1998 Chevy Blazer 6 cyl Two Wheel Drive Automatic 138000 miles
I have a 98 Blazer 4dr 2wd.
One week ago I noticed that I had what I thought was a transmission leak. A few weeks before noticing the leak I had dropped the pan and replaced the filter / fluid. I also noticed that my coolant reservoir was low so I added coolant to it.
I have been keeping a metal tray under the vehicle to monitor the tranny leak until I can get it to a shop to find the seal that is leaking (this is one job I just don't trust myself to do.) Today I checked my transmission level as I always do and noticed that my coolant was down to the bottom of the reservoir again.
Could this be a coincidence? Could this be a faulty radiator?
The fluid from the transmission seems to be leaking at the bell, it's hard to tell if they are getting mixed.
1st thing is 1st. Lets start with one leak-coolant. Check the passenger floor for dampness. If its wet, then the heater core is no good. If its dry, then it may be the lower intake gasket which is common. Dont rule out something simple like a radiator hose, or radiator. Those components will usually leave a residue around the leak, and drip enough to puddle on the ground. If you cant find any leaks, I suggest buying a coolant pressure tester available at any parts store (usually between 80-120$) and you hook it up to your radiator as you would any radiator cap. This puts pressure in the system, and helps when locating coolant leaks.
September, 24, 2010 AT 9:25 PM
Thank you for the response. I did in fact trace the coolant back to the lower intake manifold gasket on the drivers side front. Luckily I haven't had any coolant and oil mixing to cause any visible changes in the fluid. I purchased a set of Felpro gaskets to do the job, have the tools that I need and a complete set of service manuals to give me all of the sequences and torque specs.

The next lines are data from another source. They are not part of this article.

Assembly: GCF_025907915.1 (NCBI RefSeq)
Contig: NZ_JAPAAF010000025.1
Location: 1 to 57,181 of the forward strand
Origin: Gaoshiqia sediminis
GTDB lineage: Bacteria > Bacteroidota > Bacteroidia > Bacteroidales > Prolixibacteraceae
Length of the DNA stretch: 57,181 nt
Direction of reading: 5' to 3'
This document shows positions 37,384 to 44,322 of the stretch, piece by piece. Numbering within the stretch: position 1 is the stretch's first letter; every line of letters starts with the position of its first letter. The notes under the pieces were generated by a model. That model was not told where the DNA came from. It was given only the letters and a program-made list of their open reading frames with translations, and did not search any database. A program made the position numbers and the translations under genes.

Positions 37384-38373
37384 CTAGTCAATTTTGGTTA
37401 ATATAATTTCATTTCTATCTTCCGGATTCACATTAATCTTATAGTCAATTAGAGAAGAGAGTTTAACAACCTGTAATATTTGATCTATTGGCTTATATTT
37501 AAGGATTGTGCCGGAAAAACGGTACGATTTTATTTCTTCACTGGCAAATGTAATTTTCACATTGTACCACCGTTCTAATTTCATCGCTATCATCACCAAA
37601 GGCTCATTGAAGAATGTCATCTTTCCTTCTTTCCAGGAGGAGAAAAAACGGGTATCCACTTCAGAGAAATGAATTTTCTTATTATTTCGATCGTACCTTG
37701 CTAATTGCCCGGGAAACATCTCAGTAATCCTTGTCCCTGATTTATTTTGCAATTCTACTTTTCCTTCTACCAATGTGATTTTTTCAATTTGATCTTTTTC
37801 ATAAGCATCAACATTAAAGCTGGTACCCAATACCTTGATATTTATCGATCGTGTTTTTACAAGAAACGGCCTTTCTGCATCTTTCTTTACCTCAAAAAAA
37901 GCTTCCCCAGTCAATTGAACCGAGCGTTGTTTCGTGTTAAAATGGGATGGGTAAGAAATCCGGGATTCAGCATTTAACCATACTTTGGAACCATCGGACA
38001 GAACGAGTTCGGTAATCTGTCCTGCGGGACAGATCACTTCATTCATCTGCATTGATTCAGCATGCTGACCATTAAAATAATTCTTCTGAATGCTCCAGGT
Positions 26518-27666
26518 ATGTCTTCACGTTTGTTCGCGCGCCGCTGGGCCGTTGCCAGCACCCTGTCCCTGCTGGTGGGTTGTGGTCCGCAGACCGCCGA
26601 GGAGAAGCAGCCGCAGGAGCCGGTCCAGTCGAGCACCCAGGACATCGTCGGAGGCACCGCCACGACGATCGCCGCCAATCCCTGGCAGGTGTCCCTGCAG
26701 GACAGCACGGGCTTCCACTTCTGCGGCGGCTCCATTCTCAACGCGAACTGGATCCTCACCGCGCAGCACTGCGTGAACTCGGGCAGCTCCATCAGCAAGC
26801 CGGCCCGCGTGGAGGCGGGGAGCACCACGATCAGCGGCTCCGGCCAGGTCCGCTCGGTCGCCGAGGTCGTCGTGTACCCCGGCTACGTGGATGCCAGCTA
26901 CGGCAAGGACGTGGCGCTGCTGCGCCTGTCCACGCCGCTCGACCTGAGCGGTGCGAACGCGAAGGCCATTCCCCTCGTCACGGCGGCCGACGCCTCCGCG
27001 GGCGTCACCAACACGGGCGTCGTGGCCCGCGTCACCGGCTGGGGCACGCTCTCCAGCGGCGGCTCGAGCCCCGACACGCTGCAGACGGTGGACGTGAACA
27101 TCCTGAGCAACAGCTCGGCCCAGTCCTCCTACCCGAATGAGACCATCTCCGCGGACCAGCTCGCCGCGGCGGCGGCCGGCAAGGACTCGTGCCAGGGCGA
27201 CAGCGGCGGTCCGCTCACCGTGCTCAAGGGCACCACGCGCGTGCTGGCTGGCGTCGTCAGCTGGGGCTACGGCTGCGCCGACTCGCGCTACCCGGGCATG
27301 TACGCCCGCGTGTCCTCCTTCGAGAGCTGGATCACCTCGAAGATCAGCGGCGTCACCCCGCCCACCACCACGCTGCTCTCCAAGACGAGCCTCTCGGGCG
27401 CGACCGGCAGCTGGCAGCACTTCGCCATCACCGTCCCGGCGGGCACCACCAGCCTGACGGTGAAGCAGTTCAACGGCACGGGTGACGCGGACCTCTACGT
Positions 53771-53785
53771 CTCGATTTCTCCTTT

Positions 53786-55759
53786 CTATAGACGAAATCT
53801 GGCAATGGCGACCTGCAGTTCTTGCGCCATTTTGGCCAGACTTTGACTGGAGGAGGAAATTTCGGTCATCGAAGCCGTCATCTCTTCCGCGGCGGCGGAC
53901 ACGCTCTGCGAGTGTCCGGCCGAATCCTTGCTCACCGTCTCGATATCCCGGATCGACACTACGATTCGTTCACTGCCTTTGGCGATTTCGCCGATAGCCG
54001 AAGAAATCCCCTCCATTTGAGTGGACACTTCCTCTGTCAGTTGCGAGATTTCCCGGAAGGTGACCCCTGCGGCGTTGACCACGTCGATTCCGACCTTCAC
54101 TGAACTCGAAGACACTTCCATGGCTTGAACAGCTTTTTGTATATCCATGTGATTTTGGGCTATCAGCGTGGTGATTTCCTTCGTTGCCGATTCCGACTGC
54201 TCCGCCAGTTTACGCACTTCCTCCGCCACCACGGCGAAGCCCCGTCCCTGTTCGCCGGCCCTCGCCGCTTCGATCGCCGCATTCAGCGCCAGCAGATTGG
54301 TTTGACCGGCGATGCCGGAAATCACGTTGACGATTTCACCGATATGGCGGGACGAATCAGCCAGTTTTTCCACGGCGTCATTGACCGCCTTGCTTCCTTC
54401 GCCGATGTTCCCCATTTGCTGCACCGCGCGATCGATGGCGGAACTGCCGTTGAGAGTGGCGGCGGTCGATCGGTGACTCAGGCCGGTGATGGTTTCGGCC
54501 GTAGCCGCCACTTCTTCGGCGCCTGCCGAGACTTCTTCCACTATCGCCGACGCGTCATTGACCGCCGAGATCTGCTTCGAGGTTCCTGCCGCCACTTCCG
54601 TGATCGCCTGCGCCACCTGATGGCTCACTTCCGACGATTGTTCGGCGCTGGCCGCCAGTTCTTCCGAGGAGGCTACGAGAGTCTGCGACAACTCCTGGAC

I do wonder one thing. The gasket set did not come with gaskets for the front and rear of the block, just the left and right set that go over the cylinder heads, and all of the gaskets for fuel lines, distributor, and upper intake. It also came with a tube of black RTV. Should I just use that sealant on the front and rear? I also purchased some Indian Head shellac compound for the lower gaskets. Should I apply the shellac or just drop them in after cleaning things up?
As for the transmission: What seemed to happen is that the coolant was picking up enough oil and dirt off of the back of the engine etc to smell at first. Or it could have just been oil that I picked up off of the parking space the first time that mixed with it. My concern for the tranny aren't really there, but I do have it a little over filled. I can just siphon it out, yes?
September, 24, 2010 AT 9:40 PM
If its only a little over filled, dont sweat it, if its quite a bit over, then remove your tranny cooler line, and drain some fluid out. (Passenger side of radiator)
as far as the intake goes. You make the gasket for the front and rear. The tube of rtv they gave you throw out! I use this stuff called " the right stuff" gasket maker. Its a very good silicone. Not sure who makes it, but im sure if you google it you can find out. Get it in the cheese can. You press the end of it, and it comes out like that cheap cheese in the supermarket. Make a thick bead about 1/4" tall and as wide as the block. Also push it right into the corners of your new gaskets.
Make sure all surfaces are down to bare metal. Spray brake clean on a rag, and wipe clean before you do anything. I never put anything on a gasket, unless I absolutely need to. If I do, I use a small about of " the right stuff" and smear it with my finger so its as flat as possible. Its only purpose is to keep the gasket from sliding, not to seal it. When your ready to put the lower intake on, be careful. It has to be put on almost with a surgeons accuracy. Once in place start all bolts by hand. Then proceed to torque specs.
September, 30, 2010 AT 8:45 PM
I have another issue. I was successful in replacing the gaskets. I took the car for a ride to check on things, probably a 12 mile drive. About three quarters of the way home I noticed that my heater wasn't blowing as hot as it used to. The coolant was replaced and looks fine in the reservoir, so I don't suspect any leaks. (Its raining and dark out, can't see anything. Have to check my drip pan in the morning to verify the repair or " repairanoia!&Quot; haha)